The ability to self-regulate is arguably the single most important skill a child develops early in life. Self-regulation skills are consistently linked to indices of health, success, and wellbeing. The predominating perspective in self-regulation developmental research has emphasized the role of the early caregiving environment, specifically maternal characteristics and behavior, in shaping infants’ emerging regulatory skills. Using two complementary studies, this dissertation draws from a longitudinal sample of 322 low-income, Mexican American mother-infant dyads to better understand mothers’ and infants’ unique roles in contributing to emerging infant regulatory processes. The first study explores the unique contributions of intrinsic (i.e., infant gaze) and extrinsic (i.e., maternal gaze) factors in understanding infant dysregulated emotion and behavior during mother-infant interactions. Using actor partner interdependent models (APIMs), the role of infant and maternal gaze in understanding infant dysregulation were examined longitudinally across three mother-infant interaction tasks (i.e., soothing, teaching, and peekaboo), as well as within task. The expected relations among gaze and dysregulation did not emerge in the longitudinal model; however, differential patterns of associations emerged by task. Findings are discussed within the intersection of risk, culture, and the dyadic interaction context.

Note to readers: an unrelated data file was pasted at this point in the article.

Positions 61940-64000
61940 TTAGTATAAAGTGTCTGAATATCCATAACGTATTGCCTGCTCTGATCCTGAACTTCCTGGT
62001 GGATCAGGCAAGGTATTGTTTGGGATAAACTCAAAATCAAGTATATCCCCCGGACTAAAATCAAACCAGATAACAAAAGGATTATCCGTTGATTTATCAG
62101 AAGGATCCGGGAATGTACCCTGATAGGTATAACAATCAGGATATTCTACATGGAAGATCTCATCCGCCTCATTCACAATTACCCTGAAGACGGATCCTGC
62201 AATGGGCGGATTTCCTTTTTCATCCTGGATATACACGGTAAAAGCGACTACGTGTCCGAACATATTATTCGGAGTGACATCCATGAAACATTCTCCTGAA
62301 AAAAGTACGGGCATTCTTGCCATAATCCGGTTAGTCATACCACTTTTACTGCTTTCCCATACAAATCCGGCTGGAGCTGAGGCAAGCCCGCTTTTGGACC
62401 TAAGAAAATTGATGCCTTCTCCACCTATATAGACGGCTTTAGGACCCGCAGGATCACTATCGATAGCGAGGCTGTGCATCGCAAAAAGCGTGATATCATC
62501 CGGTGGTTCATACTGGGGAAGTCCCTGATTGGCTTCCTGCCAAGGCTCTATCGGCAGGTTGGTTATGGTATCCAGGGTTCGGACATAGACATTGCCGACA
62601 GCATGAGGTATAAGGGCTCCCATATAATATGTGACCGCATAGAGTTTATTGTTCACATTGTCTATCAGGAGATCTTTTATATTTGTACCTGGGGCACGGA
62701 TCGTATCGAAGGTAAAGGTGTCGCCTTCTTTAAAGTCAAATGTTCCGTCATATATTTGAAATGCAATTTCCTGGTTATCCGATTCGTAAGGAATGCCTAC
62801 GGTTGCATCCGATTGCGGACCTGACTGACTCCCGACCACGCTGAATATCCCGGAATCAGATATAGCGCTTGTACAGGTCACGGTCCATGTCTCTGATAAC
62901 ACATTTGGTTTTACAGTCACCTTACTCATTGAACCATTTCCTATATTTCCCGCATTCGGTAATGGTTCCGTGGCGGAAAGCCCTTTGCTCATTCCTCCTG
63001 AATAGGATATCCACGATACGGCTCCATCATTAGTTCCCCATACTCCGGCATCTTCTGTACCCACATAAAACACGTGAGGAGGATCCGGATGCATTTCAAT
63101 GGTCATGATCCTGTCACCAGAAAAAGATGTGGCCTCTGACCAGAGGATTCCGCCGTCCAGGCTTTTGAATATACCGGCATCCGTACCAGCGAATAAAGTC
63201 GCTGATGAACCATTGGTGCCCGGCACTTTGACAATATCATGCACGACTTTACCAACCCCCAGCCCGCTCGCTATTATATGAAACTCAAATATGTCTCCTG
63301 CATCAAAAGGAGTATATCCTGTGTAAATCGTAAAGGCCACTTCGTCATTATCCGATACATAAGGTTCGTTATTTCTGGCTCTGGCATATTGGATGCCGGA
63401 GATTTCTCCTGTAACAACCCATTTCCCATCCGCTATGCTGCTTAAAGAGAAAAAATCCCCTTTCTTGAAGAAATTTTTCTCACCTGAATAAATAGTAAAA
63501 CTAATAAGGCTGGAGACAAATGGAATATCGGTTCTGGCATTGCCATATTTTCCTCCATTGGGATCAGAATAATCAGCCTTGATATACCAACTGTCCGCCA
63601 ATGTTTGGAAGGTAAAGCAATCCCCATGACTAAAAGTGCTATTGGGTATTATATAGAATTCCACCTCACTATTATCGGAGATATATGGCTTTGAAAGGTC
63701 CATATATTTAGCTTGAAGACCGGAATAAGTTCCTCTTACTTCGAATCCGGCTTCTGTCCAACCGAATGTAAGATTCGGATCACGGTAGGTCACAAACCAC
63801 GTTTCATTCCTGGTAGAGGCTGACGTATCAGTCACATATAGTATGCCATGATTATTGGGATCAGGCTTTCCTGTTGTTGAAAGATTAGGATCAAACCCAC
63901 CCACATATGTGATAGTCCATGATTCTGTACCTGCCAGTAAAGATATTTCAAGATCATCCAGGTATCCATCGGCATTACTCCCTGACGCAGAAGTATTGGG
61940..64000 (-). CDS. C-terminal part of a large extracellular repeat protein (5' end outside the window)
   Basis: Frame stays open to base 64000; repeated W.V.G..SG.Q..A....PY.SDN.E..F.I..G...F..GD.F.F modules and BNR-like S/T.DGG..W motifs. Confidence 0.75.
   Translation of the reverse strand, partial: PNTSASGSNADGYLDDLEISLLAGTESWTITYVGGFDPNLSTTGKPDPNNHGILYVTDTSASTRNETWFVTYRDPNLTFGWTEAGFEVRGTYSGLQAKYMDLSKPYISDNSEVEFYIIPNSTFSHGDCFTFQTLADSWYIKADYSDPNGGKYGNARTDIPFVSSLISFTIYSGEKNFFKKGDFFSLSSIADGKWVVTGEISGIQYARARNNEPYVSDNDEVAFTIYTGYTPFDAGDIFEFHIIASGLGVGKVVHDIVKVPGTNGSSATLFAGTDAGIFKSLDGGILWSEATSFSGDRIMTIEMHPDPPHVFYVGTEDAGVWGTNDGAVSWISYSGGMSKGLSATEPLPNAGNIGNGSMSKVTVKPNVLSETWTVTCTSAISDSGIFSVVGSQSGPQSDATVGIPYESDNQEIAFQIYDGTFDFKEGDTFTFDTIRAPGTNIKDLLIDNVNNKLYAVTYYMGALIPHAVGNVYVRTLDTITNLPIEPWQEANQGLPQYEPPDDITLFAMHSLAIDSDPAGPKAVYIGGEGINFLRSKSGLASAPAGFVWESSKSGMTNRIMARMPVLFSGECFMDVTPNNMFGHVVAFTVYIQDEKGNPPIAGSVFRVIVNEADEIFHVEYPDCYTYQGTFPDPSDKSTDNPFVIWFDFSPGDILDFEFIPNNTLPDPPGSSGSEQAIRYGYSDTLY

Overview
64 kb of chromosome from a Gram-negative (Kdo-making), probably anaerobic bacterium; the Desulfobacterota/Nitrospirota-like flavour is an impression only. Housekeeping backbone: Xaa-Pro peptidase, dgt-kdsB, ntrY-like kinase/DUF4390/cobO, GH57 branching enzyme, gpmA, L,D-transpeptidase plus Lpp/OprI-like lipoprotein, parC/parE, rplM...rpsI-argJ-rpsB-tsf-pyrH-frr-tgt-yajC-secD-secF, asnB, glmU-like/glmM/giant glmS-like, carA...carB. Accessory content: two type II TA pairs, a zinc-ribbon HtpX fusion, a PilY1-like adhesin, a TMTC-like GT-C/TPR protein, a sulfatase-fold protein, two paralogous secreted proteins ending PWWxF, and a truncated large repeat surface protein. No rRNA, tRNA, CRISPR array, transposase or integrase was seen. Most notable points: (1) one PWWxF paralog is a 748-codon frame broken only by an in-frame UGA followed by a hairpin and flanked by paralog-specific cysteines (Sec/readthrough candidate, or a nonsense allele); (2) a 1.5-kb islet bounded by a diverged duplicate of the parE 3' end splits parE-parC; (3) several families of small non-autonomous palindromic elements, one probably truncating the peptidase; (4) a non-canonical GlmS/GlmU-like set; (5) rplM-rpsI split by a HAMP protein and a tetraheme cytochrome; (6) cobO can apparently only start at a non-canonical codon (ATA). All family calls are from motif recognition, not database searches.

The second study connects patterns of specific maternal behaviors (i.e., acknowledging, gaze, vocal appropriateness, appropriate range of affect, consistency of style, resourcefulness, and touch) associated with maternal sensitivity to infant cortisol reactivity and recovery. Latent profile analysis (LPA) revealed four distinct combinations of maternal sensitivity behaviors. One pattern emerged as a risk profile—differentiated by higher maternal stress—and was associated with significantly more infant cortisol recovery compared to other profiles. Both studies offer a more nuanced understanding of the respective roles of infant and maternal factors in the development of self-regulation. Further explication of developmental processes involved in early regulatory functioning has implications for advancing both scientific knowledge and improved targeting of prevention and early intervention efforts to promote optimal child outcomes, particularly in populations that at increased risk for developmental psychopathology.